Gordon Willis, the cinematographer behind such classic 1970s films as Annie Hall, Klute, All the President’s Men and the Godfather series, died on Sunday. He was 82.
“One cinematographer had established a kind of noir color look, rich in brown, amber and shadow, that was a vital force in the noir movies made in Hollywood in the 1970s,” film historian David Thomson wrote of Willis in his New Biographical Dictionary of Film.
Willis won an honorary Academy Award in 2009, but never took home the prize for best cinematography. He was nominated twice, for The Godfather Part III and Zelig, but not for the earlier works that had established him as a giant among his peers.
“For a while, I really didn’t know what to do with that movie,” he said of the original Godfather in a 2002 interview on NPR’s Fresh Air. “I finally decided this should have this brassy, yellow look to it. Don’t ask me why. It just felt right.”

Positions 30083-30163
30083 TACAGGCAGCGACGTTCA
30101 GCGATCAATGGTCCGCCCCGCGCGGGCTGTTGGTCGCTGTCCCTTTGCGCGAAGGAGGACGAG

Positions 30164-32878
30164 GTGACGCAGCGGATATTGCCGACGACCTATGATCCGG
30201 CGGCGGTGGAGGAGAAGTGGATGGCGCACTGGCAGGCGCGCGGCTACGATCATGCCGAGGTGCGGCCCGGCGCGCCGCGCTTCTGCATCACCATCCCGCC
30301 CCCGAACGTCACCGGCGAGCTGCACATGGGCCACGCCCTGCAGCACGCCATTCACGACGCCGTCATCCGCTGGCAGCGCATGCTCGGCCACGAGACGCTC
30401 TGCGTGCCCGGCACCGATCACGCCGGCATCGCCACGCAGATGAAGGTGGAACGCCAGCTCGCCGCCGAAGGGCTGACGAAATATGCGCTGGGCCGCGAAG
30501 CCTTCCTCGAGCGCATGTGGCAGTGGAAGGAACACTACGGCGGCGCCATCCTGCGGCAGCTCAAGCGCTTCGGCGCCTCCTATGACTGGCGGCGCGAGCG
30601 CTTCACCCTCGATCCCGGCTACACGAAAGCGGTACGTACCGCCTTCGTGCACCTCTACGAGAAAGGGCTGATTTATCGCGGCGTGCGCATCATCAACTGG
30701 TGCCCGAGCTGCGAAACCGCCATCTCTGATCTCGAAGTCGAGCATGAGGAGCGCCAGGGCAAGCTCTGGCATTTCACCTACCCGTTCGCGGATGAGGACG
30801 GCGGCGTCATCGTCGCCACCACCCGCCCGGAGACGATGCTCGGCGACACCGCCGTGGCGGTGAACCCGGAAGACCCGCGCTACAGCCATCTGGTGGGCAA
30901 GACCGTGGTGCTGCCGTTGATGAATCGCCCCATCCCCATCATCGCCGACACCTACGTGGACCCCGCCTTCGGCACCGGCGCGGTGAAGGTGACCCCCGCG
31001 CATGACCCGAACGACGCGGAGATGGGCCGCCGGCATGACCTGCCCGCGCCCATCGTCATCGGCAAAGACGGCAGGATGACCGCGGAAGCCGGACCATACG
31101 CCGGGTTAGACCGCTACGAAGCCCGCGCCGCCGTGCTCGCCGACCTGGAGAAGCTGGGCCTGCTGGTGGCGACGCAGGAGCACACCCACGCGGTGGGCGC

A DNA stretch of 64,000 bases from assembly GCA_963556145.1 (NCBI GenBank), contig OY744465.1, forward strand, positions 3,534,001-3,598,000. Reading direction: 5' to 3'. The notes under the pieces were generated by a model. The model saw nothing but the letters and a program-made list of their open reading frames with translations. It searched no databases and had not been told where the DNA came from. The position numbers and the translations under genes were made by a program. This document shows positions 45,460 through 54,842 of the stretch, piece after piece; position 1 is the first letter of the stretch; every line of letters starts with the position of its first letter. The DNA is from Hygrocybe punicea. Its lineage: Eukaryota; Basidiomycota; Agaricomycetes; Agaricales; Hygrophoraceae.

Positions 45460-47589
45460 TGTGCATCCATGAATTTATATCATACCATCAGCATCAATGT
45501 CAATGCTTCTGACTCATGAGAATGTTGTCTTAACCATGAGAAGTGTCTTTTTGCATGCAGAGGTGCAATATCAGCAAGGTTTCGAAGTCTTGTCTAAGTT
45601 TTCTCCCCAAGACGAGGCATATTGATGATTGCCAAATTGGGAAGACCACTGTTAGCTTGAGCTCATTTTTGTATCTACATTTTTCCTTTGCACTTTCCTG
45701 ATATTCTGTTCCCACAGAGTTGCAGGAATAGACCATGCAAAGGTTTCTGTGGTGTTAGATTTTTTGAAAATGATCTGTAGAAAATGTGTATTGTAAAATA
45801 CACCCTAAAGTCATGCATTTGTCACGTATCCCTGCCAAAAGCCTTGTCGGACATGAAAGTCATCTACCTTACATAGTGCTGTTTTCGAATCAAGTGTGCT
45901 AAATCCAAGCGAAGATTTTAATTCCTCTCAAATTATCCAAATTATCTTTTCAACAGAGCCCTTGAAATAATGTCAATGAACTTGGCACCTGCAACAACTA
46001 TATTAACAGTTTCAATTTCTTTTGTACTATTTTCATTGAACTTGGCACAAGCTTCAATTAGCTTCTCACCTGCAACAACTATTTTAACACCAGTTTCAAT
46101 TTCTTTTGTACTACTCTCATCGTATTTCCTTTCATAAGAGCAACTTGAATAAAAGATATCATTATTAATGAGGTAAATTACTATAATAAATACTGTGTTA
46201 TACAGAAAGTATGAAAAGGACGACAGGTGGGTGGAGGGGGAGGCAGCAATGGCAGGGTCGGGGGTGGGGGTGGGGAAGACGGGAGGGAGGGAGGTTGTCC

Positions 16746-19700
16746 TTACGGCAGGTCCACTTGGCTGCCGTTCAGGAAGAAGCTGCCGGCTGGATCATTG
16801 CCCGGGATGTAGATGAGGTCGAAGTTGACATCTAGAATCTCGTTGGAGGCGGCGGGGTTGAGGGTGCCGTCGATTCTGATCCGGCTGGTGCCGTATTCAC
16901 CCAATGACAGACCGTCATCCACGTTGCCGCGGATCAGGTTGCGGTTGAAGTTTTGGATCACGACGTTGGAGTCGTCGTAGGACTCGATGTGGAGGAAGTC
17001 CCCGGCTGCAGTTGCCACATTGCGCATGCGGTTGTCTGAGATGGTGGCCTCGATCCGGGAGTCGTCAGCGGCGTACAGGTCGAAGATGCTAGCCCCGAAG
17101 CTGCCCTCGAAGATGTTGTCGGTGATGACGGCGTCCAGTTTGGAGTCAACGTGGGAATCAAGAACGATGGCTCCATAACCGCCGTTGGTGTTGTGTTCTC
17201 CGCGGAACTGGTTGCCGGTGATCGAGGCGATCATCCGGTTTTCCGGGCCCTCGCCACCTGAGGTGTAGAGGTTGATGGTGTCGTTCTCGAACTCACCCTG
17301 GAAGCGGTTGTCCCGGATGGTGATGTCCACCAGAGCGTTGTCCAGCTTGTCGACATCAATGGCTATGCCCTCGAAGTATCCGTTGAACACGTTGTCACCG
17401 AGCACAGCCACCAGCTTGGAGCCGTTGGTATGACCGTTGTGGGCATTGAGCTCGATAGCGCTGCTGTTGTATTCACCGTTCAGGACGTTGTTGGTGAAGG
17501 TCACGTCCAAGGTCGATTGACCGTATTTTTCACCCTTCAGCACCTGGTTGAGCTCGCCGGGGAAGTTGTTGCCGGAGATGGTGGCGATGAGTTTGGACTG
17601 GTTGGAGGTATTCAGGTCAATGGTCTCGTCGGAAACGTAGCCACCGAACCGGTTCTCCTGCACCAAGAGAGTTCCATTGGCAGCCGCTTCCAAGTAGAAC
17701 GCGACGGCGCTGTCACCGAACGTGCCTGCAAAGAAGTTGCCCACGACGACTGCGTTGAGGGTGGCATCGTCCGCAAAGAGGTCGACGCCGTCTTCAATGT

The New York native got his start working in makeup. He worked on documentaries for a motion picture unit as part of his Air Force service during the Korean War.
He shot a total of eight films for Woody Allen and was dubbed the “Prince of Darkness” by fellow cinematographer Conrad Hall for his use of shadows. (Think of the scene in Allen’s Manhattan where he and Diane Keaton duck out of the rain into the American Museum of Natural History, or the garage scenes in All the President’s Men.)
“He’s an artist,” Allen told People in 1983. “He’s got a great sense of humor. He taught me a lot.”
Willis’ last film was The Devil’s Own in 1997, directed by Alan J. Pakula.
“I got tired of trying to get actors out of trailers, and standing in the rain,” Willis said.